Written by 5:51 am Barbados, Travel

Animal Flower Cave – Exploring the North of Barbados

The name Animal Flower Cave might conjure all kinds of images of what this intriguing Barbados attraction could be. I know I was wondering: Is it a petting zoo in a cave? Are there animal sculpture made out of flowers? Is it a mysterious animal called flower? The truth is much more fun to explore.

This day trip will lead you to St. Lucy in the very North of Barbados. On your drive, you’ll notice the area is much less populated then the popular South and West Coast as well as the areas around Bridgetown. That makes it an ideal expedition if you feel like getting away from the areas with a higher density of tourists. You can enjoy the views of Barbados’s countryside and spot sugar cane fields that might just be turned into the rum you enjoy once they’re fully grown.

Discovering the Secrets of the Cave

Once you’ve parked your car, you can walk to the bar area to purchase your tickets. A tour guide will then lead you down unassuming steps, which you may have walked past without noticing before. The tour guide tells you a bit about the cave as they show you around and point out different coral formations which look like animals. While it might sound mundane, there is a childish fun to it, like trying to make out cloud formations. The secret of the cave’s name, however, lives in one of the lower parts of the cave which are permanently filled with water. Animal Flower is the common name of sea anemones, which still live there from when the cave used to be entirely flooded by sea water. If you give the water around them a little splash, you can see how they fold up and then extend again like a blossoming flower, once they realize they didn’t catch any prey.

Beyond this pool of water, there’s another highlight waiting. There is a several feet tall opening, connecting the cave to the outside world. From there you can see the wild Atlantic waves splash against the bottom of the rock. Perfect photo opportunity.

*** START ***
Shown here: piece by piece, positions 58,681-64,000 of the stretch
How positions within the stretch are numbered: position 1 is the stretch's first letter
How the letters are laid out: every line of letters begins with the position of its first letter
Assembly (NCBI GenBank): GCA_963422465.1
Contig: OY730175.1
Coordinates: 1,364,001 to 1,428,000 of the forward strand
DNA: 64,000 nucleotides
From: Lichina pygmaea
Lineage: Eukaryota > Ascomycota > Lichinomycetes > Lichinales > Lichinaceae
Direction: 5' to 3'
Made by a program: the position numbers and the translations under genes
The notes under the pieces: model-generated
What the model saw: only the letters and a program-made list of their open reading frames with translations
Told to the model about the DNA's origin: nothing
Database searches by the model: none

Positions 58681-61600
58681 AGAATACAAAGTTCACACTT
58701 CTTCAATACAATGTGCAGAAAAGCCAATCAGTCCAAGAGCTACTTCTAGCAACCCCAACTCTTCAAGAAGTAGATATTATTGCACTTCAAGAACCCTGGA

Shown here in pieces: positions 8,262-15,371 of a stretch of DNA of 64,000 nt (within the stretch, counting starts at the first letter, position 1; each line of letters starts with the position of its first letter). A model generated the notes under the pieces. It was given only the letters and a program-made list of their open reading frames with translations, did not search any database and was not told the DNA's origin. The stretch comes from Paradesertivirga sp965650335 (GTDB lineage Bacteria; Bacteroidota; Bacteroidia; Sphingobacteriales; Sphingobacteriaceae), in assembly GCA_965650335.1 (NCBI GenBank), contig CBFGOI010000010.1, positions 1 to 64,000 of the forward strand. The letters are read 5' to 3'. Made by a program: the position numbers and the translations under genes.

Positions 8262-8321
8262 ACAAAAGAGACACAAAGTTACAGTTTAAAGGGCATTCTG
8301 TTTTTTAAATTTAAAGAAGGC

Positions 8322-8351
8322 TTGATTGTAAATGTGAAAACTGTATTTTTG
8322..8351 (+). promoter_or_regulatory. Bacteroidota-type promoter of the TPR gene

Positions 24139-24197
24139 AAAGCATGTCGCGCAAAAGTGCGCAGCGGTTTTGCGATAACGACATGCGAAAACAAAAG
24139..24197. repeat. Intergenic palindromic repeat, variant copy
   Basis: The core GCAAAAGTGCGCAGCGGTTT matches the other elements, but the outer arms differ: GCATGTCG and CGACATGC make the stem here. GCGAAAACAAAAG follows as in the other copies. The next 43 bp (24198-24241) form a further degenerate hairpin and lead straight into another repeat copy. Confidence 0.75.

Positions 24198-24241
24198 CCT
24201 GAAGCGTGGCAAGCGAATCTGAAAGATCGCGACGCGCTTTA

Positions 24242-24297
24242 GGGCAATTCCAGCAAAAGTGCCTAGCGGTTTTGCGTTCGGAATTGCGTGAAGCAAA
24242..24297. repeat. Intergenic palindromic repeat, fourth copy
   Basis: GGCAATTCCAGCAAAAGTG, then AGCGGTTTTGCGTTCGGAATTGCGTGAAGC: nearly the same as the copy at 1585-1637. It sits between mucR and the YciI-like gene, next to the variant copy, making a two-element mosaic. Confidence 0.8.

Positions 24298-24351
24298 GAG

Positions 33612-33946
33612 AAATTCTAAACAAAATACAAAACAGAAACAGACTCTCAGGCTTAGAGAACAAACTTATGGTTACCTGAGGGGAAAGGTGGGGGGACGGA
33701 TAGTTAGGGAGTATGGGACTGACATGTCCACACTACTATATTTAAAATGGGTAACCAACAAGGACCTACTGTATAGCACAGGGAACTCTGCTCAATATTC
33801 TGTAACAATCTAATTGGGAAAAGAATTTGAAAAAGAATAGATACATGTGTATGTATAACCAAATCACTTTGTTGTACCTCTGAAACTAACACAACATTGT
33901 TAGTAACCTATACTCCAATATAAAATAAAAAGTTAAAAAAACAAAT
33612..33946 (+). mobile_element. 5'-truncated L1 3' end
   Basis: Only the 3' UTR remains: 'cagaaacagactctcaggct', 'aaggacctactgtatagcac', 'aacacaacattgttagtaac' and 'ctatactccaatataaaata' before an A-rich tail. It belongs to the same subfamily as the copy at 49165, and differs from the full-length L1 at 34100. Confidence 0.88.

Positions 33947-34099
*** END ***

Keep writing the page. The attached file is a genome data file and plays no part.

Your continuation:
Walking Along the Cliffs

While the cave may be a little small, the exploration doesn’t end there. Once you’re back up on top of the cliffs, don’t miss out on following the little path along to a cliff view point. There you can sit on a bench and take in the majestic view. The wild waves of the Atlantic crash with a calm fury against the rugged rock of the cliffs. The force of the impact creates white foam and as the wave recedes you could almost think there’s an avalanche of milk being dragged back into the ocean by the undercurrents. This may not be the perfect, almost photo-shopped-looking, white sandy beaches of the South and West Coast but the spectacular view still had us captivated. We sat there for quite a while, just observing nature’s power and listening to the waves. Especially if for whatever reason you can’t go into the cave itself , this view might just make up for it and it’s free, too.


You can end your day trip to the Animal Flower Cave with drinks at the bar or a snack at the restaurant. From atop there you can enjoy a view of a little calmer Atlantic waves. We ended our day with a round of Rum Punch on the terrace. This slightly sweet cocktail is refreshing on a hot day after you’ve done some walking. But don’t underestimate the amount of rum in it. Even if you can’t taste the rum in it, if you have too much of it you’ll be seeing all kinds of animals and things, without needing stone formations.



How to get there: The cave is easiest to reach by car. There’s a large car park in front of the caves.

Why go: Discover Barbados’ lesser known Atlantic Coast in the North; beautiful views; fun exploring the cave

Bring: We don’t recommend visiting the cave if you are uneasy about walking on slippery steps and having to walk on uneven surfaces. Bring sandals or any type of shoe, as well as trousers, that won’t be an issue getting wet.

Best time to visit: Cave Open – 9 – 4.30 Daily. You can check their Facebook page for the newest updates.

Price: BDS$20 (US$10) per adult, BDS$10 (US$5) per child aged 5-12


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Tags: , , Last modified: November 6, 2019